But there’s more, as evolving technologies will impact universities and cause them to adopt modern computer programming and data analysis courses. The curriculum, especially in computer-related fields, will likely be modified to suit modern IoT technologies.
To get the full benefits, these tertiary institutions need to complement technological advancement with empathetic skills and critical thinking to meet the growing needs of students and the educational sector in this device-connected world.
5. Unpredictable Revenue
If businesses are going to invest in IoT technology, there must be a way to measure their impact on revenue.
Sadly, there’s always a challenge along the way. According to HubSpot, providing the ROI of marketing activities is the second most common challenge for B2B companies.
“Every technology comes with its challenges. IoT is a great phenomenon, but the chances a business will grow revenue from it are slim,” says Patrick Maloney, CEO of Inspire, a company the simplifies consumer adoption of smart home technologies and clean energy.
He further noted that so many innovations and new products have been unveiled – especially in smart home and wearable technologies in the past year.
This is driven largely by voice-enabled devices, Artificial Intelligence (AI), automation, and Machine Learning.
In the end, what matters is how much revenue a new concept or technology drives a business. Patrick argued that this problem will persist for as long as IoT isn’t integrated into the company’s marketing and sales marketing culture.
Companies that offer subscription-based products will have a hard time integrating IoT concepts to grow their revenue model since most smart home products are a one-time model.
In the future, only big tech companies like Google, Apple, or Microsoft, among others will be able to invest a lot of resources in generating predictable revenue from IoT.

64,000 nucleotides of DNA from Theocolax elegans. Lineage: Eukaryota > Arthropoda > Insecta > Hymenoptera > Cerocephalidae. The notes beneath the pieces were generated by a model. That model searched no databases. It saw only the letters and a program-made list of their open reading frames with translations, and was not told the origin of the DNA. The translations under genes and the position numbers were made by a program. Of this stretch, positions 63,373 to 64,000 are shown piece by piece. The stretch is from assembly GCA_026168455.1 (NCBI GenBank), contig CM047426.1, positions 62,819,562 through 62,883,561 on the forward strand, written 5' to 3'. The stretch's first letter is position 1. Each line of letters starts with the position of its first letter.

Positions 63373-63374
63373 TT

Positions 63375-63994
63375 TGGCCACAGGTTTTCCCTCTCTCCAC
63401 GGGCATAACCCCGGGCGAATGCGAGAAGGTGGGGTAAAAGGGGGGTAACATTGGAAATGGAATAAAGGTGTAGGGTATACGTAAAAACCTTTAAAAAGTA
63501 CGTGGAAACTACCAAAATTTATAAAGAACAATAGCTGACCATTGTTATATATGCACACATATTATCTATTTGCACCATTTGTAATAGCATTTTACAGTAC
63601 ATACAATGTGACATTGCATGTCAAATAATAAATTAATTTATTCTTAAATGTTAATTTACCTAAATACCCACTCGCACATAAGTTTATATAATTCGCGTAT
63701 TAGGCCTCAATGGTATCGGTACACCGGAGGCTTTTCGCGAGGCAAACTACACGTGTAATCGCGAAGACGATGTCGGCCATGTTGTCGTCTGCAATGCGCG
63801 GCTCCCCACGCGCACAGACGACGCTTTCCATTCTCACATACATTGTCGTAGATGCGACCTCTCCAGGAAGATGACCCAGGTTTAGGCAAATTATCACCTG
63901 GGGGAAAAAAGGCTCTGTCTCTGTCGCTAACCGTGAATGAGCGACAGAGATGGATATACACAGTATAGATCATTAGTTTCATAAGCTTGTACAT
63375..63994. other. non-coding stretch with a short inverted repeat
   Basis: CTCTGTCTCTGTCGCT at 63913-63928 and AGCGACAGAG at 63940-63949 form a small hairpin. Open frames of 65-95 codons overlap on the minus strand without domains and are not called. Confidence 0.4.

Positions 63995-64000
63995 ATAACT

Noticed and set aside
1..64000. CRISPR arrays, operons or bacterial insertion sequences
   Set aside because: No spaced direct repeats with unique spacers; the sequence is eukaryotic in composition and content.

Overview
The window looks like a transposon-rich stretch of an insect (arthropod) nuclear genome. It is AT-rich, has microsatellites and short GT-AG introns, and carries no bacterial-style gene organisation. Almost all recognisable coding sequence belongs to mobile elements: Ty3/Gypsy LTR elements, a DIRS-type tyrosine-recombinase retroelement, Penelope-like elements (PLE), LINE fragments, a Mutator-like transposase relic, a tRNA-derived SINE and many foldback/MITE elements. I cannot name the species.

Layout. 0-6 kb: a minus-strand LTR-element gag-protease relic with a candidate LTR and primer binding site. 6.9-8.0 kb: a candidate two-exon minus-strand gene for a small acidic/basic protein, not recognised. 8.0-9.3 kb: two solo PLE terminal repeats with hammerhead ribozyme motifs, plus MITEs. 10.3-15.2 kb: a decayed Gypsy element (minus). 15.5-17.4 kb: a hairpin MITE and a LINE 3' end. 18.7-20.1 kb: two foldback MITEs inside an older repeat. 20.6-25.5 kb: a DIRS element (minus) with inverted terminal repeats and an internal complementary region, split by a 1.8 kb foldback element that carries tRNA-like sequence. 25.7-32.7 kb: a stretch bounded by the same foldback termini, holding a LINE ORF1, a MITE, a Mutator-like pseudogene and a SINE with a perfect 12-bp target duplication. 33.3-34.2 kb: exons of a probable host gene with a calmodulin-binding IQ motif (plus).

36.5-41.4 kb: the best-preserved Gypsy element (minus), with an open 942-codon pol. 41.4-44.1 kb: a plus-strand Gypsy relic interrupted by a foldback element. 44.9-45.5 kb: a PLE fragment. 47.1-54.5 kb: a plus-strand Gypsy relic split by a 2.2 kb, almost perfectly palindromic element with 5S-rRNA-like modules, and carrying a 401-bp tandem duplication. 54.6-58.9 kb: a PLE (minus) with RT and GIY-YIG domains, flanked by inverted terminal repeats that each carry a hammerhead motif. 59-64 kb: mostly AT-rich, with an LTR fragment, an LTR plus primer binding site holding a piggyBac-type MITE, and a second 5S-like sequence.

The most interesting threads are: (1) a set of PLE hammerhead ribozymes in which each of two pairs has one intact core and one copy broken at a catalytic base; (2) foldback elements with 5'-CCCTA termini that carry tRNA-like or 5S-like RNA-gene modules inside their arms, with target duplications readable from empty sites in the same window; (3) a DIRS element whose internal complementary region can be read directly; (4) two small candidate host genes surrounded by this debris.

6. Analytical Expertise
Come 2020, there will be a huge demand for professionals who possess analytical skills.
Being able to turn huge streams of industrial data into digestible insights for application in our daily lives is another objective to look into when it comes to the Internet of Things concept.
According to Dean Conway, founder of Alluvium, a New York City startup, “organizations will move from making investments in areas of digital infrastructure to making investments in analytical skills, which is an aspect of digital literacy.”
Conway further projected that the curve of industrial IoT investment will gravitate toward analytics capabilities. This will become applicable when hiring for new roles, such as data engineers.
There will be a blend between analytics and creative thinking to investigate the level of IoT application across cloud providers – such as Amazon, Google, Microsoft, and so on.
7. Increased Mergers and Acquisitions
In 2018, several IoT-based startups were formed. As the demand for IoT technology increases, we can expect to see increased merger and acquisition activity for advanced IoT capabilities among companies.
A total disclosed transaction value of $1.1 billion in 2018 came as a result of this emerging trend in the Internet of Things.
This value was lower than the $2.3 billion worth of transactions in 2017, which included the acquisition of ServiceMax, a company that specializes in cloud-based asset-tracking solutions by GE Digital for $915 million.
The Internet of Things concept has birthed a lot of communication technologies, from wearable tech. to smart homes to connected vehicles, and other opportunities.
Data protection and privacy are some of the challenges that professionals in the IoT field should pay attention to and seek for ways to solve.
This will further amplify the core benefits that the development of IoT offers the whole world.